Sen. Patrick Leahy speaks at the opening of the GMT’s downtown transit center. (Photo by Jason Starr)

Sen. Patrick Leahy speaks at the opening of the GMT’s downtown transit center. (Photo by Jason Starr)

Green Mountain Transit unveiled its new downtown transit center this month, a regional hub of bus travel that is a striking improvement over the 35-year-old bus stop it replaces.

The new center was built over the past year in the middle of St. Paul Street in Burlington, around the corner from the former Cherry Street stop. It will be a terminal and departure point for city, county, commuter and regional buses, most operated by GMT. Greyhound and Megabus will also use the facility for their Boston and New York City services.

Nearly 100 people joined Mayor Miro Weinberger, Rep. Peter Welch and Sen. Patrick Leahy to usher the facility into service. With a heated indoor waiting room, covered outdoor boarding area, customer service agent, wifi, marquees and a driver break room, the transit center properly reflects the community’s commitment to public transportation, Weinberger said.

The former bus stop “did not have the amenities, the dignity or the quality it should have,” he said. “It’s been a long time coming … We finally got it done.”

Weinberger lauded the work of Aaron Frank, CFO at the town of Colchester. Before joining the town’s administrative team, Frank was assistant general manager at the Chittenden County Transit Authority — the entity that rebranded to GMT earlier this year — who carried out a search for the optimal transit center site. He analyzed nearly 40 possible sites, including one by the Burlington waterfront, before bringing the St. Paul Street location to the forefront.

“This stood out as the one with the clearest path to conclusion,” Weinberger said, noting it’s located in the city-owned right-of-way.

The city transferred a federal earmark to CCTA to move forward with construction, Vermont Agency of Transportation Secretary Brian Searles said. 

“This facility is going to serve generations and generations of Vermonters and non-Vermonters,” Congressman Welch said.

The transit center will be the pickup and dropoff point for Colchester’s two-year-old Route 7 bus route, which is operated on a three-year contract with GMT and the town of Milton, where the bus begins and ends.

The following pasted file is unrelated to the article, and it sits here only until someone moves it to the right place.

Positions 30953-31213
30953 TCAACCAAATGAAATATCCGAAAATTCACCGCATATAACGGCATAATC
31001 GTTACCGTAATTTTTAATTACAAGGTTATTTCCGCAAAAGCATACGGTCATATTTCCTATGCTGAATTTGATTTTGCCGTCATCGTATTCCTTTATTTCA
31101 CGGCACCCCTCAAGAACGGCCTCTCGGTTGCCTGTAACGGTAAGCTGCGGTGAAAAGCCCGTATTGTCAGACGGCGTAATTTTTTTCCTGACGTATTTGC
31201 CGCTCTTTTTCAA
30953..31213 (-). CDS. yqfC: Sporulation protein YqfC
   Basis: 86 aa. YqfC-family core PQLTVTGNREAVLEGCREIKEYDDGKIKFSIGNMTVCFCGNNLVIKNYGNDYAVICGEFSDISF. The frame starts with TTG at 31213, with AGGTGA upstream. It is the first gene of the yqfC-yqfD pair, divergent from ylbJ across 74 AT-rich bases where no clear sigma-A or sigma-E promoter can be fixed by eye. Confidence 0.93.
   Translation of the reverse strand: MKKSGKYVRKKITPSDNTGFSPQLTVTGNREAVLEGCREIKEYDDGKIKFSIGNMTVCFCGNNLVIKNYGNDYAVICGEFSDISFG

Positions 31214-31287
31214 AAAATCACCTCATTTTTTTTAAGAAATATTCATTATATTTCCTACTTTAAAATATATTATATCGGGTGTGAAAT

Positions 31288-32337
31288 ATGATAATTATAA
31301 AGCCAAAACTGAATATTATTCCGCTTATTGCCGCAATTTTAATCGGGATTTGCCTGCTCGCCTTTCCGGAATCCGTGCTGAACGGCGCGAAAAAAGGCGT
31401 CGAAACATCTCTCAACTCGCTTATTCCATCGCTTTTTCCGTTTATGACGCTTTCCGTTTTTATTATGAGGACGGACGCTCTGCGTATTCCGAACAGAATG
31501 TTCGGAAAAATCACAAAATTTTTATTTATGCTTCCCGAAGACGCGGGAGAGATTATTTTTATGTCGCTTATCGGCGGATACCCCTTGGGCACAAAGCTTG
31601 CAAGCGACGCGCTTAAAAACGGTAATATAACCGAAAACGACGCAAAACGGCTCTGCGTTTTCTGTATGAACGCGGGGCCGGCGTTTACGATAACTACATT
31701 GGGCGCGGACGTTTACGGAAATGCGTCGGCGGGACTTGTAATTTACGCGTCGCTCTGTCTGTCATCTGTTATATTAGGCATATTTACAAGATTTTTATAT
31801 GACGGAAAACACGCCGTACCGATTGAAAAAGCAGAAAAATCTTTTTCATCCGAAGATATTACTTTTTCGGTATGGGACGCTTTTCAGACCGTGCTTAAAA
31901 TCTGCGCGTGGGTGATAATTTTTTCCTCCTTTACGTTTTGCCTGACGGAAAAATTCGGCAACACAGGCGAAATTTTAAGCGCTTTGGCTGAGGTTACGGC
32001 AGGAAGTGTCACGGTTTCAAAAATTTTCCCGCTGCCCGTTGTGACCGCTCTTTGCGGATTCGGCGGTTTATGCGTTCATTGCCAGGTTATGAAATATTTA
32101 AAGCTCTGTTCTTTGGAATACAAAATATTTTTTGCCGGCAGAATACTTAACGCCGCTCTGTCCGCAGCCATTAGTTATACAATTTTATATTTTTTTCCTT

To increase ridership, the bus re-routed in September to make a loop through the Birchwood Park mobile home neighborhood in Milton, according to John Sharrow, the Milton representative on the GMT board of directors.

“That’s an area that really needs the service. I’m really happy we have that started,” he said.

Sharrow plans a marketing push to increase awareness of the service among Birchwood residents, including distributing free bus passes and touting GMT’s new smartphone app that tracks buses in real time.

The bus makes six daily round-trips to Burlington, with four Milton stops and four Colchester stops. The Colchester stops were added in 2014 to an existing commuter express from Milton that travelled on Interstate 89.

Lower gas prices have cut into transit ridership nationwide, Sharrow said, and the Milton-Colchester bus has seen about a 15 percent decline in recent years.

According to GMT planners, the Creek Farm Plaza stop is Colchester’s most used at about 80 people per month. That amounts to an average of less than three people per day, over all six trips. The Severance Corners stop has attracted about 62 people per month, while the Mountain View Drive stop has attracted roughly 12 riders per month.

In a visit with the Colchester Selectboard last summer, CCTA’s Meredith Birkett noted the route is 80 percent funded with a federal congestion mitigation and air quality grant, with the towns splitting the 20 percent local contribution. If the route continues past 2017, funding will have to come from state and local sources, she said.

“If you can show the possibility of future growth, it will be extended,” Sharrow said. “I’m very confident the Milton-Colchester [route] will survive.”